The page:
Media highlights: 7 – 11 September 2015

By Steven Fifer, PR Manager for the Chartered Institute of Environmental Health (CIEH) 

Newspaper stack 

Public health stories tend to dominate this environmental health media highlights blog but this week we’re going to kick off with environmental protection.

Air quality has been on the agenda lately with a story at the beginning of the week which said pollution from trains at London's Paddington Station has worse air quality than nearby major roads. This was followed by a story at the end of the week which claimed that almost 200 local authorities in England and Wales breached the national annual mean limit for nitrogen dioxide in 2013, according to DEFRA.

The air we breathe is much cleaner thanks to legislation and the work of environmental health practitioners in addressing and reducing air pollution. Nonetheless, air pollution has not gone away and not least due to our growing transport fleets, public, private and commercial. Exposure to high levels of air pollutants can be a health risk and this is an interest to the CIEH, as well as taking into account that it is EHPs who are required to carry out regular reviews and assessments of air quality in their area against standards and objectives prescribed in regulations for the purpose of local air quality management (LAQM). If air quality is found to breach these regulations, EHPs must take action and help to regulate certain types of industrial processes that cause air pollution.

Continuing on the theme of environmental protection, the policy officer responsible for this area in the CIEH, caught a story which focused on a report from the Music Venue Trust, which claimed that music venues are closing at a rapid rate due to noise complaints.

Noise is something that we cannot escape and while we must accept a certain degree of noise in our daily lives, there are some types of noise that are unwelcome and, in extreme cases, may have a damaging effect on our health. Noise is therefore a significant interest for the CIEH as it’s the job of the environmental health practitioner to ensure the degree of noise in the environment around us remains at a level that is not harmful to our health.

Food continues to make an appearance in both print and online publications. The Independent ran a story which said food banks are struggling to store and distribute fresh produce, forcing suppliers to only hand out dried, tinned or powdered produce. This has resulted in a fear that the growing reliance on food banks in the UK is storing up a future health nightmare.

This is interesting for the CIEH, both on the nutritional food angle but also regarding public health of vulnerable people who are relying on food banks to eat and survive.

Further food-related news stories saw the last restaurant in Britain to bear celebrity chef Gareth Rhodes’ name receive a zero rating by food inspectors and a restaurant owner in Easingwold, North Yorkshire, is due to appear in court after he was accused of the manslaughter of a customer who suffered a fatal allergic reaction to peanuts.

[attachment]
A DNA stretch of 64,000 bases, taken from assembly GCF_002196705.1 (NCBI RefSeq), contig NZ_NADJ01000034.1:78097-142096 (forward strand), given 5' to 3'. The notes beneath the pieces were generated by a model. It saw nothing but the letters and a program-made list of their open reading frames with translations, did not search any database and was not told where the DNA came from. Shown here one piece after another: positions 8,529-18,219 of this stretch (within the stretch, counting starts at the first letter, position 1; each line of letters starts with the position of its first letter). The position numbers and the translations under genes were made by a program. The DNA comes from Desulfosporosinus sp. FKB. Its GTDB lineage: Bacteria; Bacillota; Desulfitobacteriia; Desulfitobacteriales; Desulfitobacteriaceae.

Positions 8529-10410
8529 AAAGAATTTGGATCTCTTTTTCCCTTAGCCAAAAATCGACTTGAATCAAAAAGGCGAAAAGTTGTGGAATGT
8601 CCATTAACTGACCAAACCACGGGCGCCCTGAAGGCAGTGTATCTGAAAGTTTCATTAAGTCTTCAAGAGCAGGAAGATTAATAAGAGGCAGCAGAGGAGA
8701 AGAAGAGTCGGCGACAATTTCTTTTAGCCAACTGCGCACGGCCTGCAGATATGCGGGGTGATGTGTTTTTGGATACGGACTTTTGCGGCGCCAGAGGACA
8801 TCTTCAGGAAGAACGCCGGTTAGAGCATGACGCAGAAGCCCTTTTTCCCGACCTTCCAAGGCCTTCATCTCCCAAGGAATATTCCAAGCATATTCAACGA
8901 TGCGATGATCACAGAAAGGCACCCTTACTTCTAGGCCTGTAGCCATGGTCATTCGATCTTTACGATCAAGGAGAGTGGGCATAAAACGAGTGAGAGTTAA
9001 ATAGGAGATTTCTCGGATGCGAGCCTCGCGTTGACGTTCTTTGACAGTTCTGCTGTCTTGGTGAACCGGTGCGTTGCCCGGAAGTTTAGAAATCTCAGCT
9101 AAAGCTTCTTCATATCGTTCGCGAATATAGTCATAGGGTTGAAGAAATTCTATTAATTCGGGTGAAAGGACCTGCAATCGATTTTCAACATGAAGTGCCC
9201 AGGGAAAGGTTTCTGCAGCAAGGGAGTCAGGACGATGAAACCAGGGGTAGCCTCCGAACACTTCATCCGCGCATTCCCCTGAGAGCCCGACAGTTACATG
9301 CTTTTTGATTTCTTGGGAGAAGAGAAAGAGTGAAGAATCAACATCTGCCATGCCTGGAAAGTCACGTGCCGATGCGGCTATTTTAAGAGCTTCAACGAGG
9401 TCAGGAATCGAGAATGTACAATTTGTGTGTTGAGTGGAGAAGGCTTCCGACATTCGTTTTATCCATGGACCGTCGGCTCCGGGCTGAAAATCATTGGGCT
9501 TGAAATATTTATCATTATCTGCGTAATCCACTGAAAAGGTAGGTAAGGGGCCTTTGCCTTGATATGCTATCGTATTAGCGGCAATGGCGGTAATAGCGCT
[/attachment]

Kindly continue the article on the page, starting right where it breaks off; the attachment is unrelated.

Wednesday saw the Minister for Housing, Brandon Lewis, announce at a conference in Wales that the government will continue to facilitate investment in private rented housing while using powers to tackle the small number of landlords that provide a poor service and give the industry a bad name. The Mayor of London also made a call for further powers for local authorities to tackle rogue landlords, such as the ability to impose minimum fines for bad property-owners.

These stories coincide with the fact that the CIEH recently submitted a response to the DCLG on how best to deal with the important issues in the private rented sector and how best to tackle rogue landlords.   

There’s not a week that goes by where vaping or smoking doesn’t make the headlines and the last five days were no different. Reuters had two articles this week on the subject, with the first story looking at a report which said teenagers and young adults who use e-cigarettes are more likely to move on to traditional cigarettes than those who do not use the electronic devices. This was followed by the news that smokers who switch to e-cigarettes – even if it’s only some of the time – may dramatically reduce their exposure to air pollutants including carbon monoxide and acrolein.

Unfortunately, this blog is finishing on a sour note as there have been a series of health and safety stories which do not necessarily have the best endings. Wednesday saw a story reporting that Sports Direct has come under attack from the Unite Union, as well as its own shareholders, for the poor treatment of its staff. Sadly there were also two death-related stories: executives from a building firm have pleaded guilty to corporate manslaughter over a worker's death caused by a wall collapsing on him in St Albans in 2013; and a company in north London has been fined £325,000 following the death of a 16-year-old labourer due to a lack of safety equipment on site.

 

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